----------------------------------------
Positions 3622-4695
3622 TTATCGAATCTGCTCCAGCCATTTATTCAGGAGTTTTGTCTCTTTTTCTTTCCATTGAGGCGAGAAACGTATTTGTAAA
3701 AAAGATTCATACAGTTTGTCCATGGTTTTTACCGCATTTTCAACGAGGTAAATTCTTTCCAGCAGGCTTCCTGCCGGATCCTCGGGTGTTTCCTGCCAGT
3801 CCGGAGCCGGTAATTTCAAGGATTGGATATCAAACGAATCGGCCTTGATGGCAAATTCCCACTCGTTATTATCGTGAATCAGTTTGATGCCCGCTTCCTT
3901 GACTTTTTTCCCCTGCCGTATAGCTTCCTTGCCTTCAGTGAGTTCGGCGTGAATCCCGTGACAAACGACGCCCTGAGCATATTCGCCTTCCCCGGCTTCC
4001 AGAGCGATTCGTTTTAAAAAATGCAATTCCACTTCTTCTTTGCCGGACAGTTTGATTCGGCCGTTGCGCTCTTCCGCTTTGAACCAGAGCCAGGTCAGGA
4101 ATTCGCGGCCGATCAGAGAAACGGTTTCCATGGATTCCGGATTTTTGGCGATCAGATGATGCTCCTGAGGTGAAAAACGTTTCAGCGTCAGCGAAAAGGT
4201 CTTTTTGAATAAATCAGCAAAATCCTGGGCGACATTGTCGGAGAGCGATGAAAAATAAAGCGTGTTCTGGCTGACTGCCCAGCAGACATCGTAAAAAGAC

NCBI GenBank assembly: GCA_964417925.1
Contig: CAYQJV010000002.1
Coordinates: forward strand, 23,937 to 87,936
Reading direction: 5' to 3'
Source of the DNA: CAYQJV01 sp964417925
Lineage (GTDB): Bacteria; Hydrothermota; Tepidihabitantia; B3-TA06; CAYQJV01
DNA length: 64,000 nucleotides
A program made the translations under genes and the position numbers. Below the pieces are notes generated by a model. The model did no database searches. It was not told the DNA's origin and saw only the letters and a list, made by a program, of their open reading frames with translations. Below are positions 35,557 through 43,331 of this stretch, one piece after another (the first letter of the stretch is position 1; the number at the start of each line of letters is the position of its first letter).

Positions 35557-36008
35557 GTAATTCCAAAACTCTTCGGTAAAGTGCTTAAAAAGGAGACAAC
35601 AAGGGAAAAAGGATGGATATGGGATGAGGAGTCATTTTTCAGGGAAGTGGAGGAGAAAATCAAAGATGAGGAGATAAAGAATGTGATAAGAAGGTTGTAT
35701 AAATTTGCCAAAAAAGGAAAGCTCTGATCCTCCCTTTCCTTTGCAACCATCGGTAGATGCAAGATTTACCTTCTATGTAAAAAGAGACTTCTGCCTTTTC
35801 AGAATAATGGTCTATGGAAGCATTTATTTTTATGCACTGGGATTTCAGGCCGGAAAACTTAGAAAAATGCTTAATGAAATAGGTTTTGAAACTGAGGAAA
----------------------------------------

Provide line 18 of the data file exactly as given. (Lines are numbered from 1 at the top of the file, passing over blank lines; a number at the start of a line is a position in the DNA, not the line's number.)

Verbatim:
35557 GTAATTCCAAAACTCTTCGGTAAAGTGCTTAAAAAGGAGACAAC